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Excerpt from Oral History Interview with Ella Baker, September 4, 1974. Interview G-0007. Southern Oral History Program Collection (#4007) See Entire Interview >>

Decision-making processes and deferment to Martin Luther King Jr.

Baker discusses the decision-making processes of the Southern Christian Leadership Conference. According to Baker, although meetings consisted of open discussion among leaders within the organization, major decisions were left to the deferment of SCLC president, Martin Luther King Jr. Baker argues that this in many ways constituted an effort to remain united around a clear leader.

Citing this Excerpt

Oral History Interview with Ella Baker, September 4, 1974. Interview G-0007. Southern Oral History Program Collection (#4007) in the Southern Oral History Program Collection, Southern Historical Collection, Wilson Library, University of North Carolina at Chapel Hill.

Full Text of the Excerpt

This brings us to another aspect of S.C.L.C. and that is the decision-making aspect. You have mentioned the fact that you did participate in the discussions. Can you recall how decisions were finally made in these kinds of gatherings, discussion groups?
ELLA BAKER:
Well, I think it would vary from time to time.
EUGENE WALKER:
Can you recall any outstanding personalities here—the ones who seemed to dominate the discussions or the ones who seemed to persuade others to their point of view. This is what I'm talking about—the whole decision-making process and the identification of those individuals who seemed to have had the greatest influence.
ELLA BAKER:
I'm not sure that I can specify with any degree of accuracy other than to indicate that persons who had been, let's say, number one, closely related to the Montgomery movement—had a certain, brought with them certain credentials as a result of that. A person like who had on his own initiated a program in Birmingham at the point at which the N.A.A.C.P. activities were banned and persons who had some "standing" in their own communitites. Like the reverend—I've forgotten his name—from New Orleans.
EUGENE WALKER:
Jameson?
ELLA BAKER:
No, Jameson was Baton Rouge. The one who had a very big church in New Orleans. You see, all of these factors that usually influence one minister in terms of his relationship to another minister especially in the Baptist hierarchy—such things as the fact that he was big in Baptist circles, had a big congregation, and that sort of thing—these operated also in terms of how well people were listened to. But in the final analysis there was a deferential consideration on the part of the men themselves both in terms of their not being present, let's call it, at the center of the locale where the organization supposedly had its office and a defferential consideration towards Martin because of his roll internationally and nationally—the image that had been created. So what you had was a open and blank discussion, I think, and an effort to at least voice their opinions. But in the final analysis, the decision for implementing this was left to a large extent to the president. So I don't know whether this touches upon the point you…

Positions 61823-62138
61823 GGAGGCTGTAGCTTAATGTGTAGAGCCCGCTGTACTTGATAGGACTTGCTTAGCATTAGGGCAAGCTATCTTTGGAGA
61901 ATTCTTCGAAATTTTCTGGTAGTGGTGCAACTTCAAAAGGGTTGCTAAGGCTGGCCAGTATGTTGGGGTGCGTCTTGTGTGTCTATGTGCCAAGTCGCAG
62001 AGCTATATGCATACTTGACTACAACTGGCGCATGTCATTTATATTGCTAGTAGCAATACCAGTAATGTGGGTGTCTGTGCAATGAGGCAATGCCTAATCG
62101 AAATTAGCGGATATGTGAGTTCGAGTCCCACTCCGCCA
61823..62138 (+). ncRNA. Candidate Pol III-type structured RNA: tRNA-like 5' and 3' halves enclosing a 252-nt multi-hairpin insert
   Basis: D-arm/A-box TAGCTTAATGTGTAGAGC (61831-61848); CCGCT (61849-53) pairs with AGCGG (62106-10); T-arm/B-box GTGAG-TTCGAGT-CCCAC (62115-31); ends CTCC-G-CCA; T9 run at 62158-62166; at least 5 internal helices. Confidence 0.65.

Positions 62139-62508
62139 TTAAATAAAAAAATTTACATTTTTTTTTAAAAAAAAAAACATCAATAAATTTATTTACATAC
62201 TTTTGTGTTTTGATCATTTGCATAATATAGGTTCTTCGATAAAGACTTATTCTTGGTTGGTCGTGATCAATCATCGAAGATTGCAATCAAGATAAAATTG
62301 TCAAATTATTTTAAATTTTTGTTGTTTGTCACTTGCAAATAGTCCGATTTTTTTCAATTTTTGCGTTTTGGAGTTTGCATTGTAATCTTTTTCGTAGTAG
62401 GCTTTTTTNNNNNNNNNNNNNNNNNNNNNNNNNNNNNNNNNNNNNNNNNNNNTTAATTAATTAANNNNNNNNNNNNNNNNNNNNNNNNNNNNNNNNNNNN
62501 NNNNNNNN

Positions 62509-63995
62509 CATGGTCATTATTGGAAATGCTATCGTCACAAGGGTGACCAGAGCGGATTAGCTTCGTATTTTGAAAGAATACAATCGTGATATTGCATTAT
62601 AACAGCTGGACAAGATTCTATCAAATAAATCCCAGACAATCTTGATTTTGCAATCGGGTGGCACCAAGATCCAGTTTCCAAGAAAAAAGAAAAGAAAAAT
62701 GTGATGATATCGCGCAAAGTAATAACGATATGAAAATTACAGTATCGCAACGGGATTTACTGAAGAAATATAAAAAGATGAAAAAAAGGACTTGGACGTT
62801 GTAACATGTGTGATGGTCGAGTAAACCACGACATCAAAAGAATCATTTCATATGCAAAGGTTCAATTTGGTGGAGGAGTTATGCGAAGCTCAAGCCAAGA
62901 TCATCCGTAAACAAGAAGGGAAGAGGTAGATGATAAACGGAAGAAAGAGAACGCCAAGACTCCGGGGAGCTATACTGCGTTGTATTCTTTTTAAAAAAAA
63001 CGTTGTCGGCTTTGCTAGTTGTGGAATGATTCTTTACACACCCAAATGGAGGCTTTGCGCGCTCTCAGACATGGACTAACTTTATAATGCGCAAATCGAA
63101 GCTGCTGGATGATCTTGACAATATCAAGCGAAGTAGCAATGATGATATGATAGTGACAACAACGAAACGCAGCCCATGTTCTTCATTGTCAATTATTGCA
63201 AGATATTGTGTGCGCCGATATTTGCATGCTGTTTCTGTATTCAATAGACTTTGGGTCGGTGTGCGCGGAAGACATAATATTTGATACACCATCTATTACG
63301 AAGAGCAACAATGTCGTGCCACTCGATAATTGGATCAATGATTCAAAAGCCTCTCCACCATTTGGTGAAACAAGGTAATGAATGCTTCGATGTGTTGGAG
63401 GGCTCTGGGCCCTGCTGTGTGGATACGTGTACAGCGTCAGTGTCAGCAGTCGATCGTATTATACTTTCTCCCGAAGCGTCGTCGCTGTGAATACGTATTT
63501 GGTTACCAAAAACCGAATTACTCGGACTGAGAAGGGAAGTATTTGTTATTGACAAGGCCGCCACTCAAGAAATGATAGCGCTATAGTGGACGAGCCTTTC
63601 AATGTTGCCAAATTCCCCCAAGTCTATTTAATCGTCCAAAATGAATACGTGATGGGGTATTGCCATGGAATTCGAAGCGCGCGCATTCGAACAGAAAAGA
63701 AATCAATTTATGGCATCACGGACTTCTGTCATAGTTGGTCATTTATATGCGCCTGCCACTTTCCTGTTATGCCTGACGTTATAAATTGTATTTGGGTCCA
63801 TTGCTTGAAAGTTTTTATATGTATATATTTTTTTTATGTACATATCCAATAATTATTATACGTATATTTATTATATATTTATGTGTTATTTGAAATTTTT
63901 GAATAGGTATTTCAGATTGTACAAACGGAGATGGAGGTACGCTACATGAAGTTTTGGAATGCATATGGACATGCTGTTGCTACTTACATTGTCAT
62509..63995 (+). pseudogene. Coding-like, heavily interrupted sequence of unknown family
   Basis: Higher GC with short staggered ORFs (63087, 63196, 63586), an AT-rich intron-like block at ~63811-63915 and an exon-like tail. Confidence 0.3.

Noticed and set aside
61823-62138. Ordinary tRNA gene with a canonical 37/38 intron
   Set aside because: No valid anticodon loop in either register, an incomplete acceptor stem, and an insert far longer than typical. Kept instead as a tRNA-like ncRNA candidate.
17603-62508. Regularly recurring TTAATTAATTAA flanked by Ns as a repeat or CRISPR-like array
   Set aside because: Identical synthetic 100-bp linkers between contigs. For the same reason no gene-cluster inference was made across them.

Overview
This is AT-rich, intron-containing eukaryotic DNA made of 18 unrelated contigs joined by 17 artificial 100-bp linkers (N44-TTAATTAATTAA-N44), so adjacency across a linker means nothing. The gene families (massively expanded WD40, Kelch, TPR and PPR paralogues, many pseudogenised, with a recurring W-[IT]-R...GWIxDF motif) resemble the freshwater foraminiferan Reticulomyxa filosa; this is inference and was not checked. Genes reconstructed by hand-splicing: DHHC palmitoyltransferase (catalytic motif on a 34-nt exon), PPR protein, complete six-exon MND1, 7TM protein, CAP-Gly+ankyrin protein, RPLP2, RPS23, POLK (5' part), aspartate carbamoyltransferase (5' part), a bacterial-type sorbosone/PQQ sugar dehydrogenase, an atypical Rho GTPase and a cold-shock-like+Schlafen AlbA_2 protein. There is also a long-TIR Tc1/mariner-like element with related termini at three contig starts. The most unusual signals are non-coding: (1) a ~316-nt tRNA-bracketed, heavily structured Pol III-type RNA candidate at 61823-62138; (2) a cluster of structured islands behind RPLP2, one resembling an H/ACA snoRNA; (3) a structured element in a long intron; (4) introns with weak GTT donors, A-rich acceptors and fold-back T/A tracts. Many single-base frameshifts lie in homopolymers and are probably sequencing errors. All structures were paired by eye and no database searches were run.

EUGENE WALKER:
Certainly. It touches upon the point but I can understand the difficulty involved in specifying certain individuals. The categories you mentioned are certainly useful—mainly that based on the Baptist hierarchy, the minister with the largest congregation, and with standing in his community certainly had a definate influence on the outcome of certain things. But in the final analysis it was left up to Martin as to what would be done. Let me ask you this, can you recall any individuals who refused, other than yourself, who refused to defer in most instances to the wishes of Martin? Were there any coalis ions formed within the body politics, like a decision-making body of the S.C.L.C.?
ELLA BAKER:
No, I think at that stage, let's see, this was the prevading atmosphere: one of, we have something great; we have a great person and we must try to make use of this and not be divisive. I think this was a consideration on the part of the people who were there. Plus the fact, the lack of prior experience on the part of many ministers with dealing with organizations of this type. This was different from a church organization and it was out in "competition" with other national organizations and it was a movement. So neither their time nor general inclination motivated them to give undivided attention to this organization. And they were willing to—as is not uncommon in organization—leave it up to somebody else. Now this however, was one of the reasons that a so-called executive committee was formed. And that committee was supposedly the committee in which great decisions were made and where the differences would be fought out.
EUGENE WALKER:
Do you remember who had the power to appoint the executive committee? Was it chosen in the general assembly or the general conference or was this responsibility left up to the president?
ELLA BAKER:
I think initially, it was left up to the president with, let's call it, the concurrence of the general assembly. The meeting at which the name of the Southern Christian Leadership Conference was fought out—that was an interesting meeting. That was held in Montgomery. There was a great deal of discussion as to how to name it and one of the factors that apparently was persuasive in terms of chosing the Southern "Christian" Leadership Conference was that if it were designated as a Christian organization, it would provide some degree of protective mechanism against the charge of being communist.